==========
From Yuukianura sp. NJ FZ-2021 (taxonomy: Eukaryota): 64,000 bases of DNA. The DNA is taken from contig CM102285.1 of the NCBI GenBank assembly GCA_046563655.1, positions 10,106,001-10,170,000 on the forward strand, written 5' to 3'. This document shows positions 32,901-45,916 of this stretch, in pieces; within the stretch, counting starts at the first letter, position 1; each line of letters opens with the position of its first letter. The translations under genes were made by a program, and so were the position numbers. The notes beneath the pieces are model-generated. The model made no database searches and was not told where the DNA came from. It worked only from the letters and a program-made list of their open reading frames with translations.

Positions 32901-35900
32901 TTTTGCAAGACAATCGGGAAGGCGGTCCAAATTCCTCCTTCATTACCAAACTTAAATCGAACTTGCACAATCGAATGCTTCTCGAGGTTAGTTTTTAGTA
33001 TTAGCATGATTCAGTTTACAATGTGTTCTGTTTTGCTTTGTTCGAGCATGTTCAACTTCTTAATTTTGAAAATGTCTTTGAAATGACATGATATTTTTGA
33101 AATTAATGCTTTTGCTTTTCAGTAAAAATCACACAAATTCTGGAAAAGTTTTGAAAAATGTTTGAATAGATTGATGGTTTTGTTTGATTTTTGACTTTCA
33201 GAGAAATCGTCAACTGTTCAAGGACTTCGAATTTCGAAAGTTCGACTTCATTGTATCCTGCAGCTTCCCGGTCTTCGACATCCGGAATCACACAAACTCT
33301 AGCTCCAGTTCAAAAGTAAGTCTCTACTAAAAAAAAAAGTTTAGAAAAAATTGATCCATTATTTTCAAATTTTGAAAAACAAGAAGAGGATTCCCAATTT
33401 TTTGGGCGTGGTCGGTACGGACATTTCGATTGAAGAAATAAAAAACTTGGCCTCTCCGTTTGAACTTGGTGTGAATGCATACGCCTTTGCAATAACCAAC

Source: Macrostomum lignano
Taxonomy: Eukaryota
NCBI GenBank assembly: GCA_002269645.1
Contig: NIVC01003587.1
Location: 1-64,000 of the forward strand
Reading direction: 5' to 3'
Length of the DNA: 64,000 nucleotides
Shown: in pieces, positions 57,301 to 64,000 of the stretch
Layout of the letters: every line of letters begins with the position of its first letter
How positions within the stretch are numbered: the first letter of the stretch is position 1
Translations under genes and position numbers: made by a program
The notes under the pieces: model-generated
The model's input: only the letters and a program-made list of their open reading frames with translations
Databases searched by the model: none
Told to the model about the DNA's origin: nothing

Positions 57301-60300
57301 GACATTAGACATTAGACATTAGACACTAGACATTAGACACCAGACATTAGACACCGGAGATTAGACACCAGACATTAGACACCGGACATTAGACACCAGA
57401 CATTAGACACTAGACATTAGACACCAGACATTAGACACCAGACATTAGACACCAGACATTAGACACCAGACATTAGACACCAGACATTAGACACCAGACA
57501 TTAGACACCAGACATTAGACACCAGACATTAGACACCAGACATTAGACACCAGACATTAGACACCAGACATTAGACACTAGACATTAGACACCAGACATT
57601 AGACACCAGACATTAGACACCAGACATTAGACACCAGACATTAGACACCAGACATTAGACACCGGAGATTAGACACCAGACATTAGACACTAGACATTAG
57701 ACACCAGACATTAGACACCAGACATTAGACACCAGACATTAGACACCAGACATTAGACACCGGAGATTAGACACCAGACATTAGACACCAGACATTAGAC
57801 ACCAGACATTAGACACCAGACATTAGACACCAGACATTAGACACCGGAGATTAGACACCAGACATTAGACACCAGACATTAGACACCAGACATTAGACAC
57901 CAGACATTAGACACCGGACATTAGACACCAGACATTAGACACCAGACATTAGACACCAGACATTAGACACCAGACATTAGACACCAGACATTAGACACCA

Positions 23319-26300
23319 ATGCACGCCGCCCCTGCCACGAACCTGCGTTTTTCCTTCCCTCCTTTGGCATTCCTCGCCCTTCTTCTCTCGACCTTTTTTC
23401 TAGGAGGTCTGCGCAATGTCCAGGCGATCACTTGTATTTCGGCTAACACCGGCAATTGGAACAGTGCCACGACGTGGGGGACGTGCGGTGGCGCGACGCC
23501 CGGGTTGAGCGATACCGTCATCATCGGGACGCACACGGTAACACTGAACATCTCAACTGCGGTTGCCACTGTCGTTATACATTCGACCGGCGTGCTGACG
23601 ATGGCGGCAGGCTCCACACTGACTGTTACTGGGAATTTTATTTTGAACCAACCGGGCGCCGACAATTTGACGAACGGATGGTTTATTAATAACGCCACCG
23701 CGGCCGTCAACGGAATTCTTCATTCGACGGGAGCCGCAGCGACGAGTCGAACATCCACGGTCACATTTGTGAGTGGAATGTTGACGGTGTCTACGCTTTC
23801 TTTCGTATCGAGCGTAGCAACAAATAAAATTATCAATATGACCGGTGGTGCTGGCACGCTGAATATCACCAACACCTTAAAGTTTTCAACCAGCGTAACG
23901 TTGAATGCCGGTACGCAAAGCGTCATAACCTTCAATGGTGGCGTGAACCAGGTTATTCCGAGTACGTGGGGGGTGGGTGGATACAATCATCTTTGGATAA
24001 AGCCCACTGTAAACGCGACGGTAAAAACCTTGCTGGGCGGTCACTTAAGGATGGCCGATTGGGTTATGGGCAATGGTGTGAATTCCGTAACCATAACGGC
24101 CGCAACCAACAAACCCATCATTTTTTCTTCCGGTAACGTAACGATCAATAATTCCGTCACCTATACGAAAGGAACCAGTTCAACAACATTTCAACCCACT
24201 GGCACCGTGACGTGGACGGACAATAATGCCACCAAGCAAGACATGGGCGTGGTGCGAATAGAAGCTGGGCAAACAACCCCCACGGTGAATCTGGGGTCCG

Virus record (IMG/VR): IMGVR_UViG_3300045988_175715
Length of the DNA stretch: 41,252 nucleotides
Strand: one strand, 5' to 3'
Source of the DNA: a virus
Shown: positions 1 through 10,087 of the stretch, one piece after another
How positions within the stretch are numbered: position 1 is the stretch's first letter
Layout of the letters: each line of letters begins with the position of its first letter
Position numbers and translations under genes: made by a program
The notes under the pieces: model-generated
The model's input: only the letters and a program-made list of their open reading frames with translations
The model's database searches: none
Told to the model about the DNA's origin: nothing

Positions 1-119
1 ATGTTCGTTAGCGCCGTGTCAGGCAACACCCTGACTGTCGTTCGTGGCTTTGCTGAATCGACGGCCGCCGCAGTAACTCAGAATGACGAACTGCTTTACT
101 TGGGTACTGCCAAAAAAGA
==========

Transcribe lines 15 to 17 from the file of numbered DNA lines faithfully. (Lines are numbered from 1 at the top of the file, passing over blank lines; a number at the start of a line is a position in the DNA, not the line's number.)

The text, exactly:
Length of the DNA: 64,000 nucleotides
Shown: in pieces, positions 57,301 to 64,000 of the stretch
Layout of the letters: every line of letters begins with the position of its first letter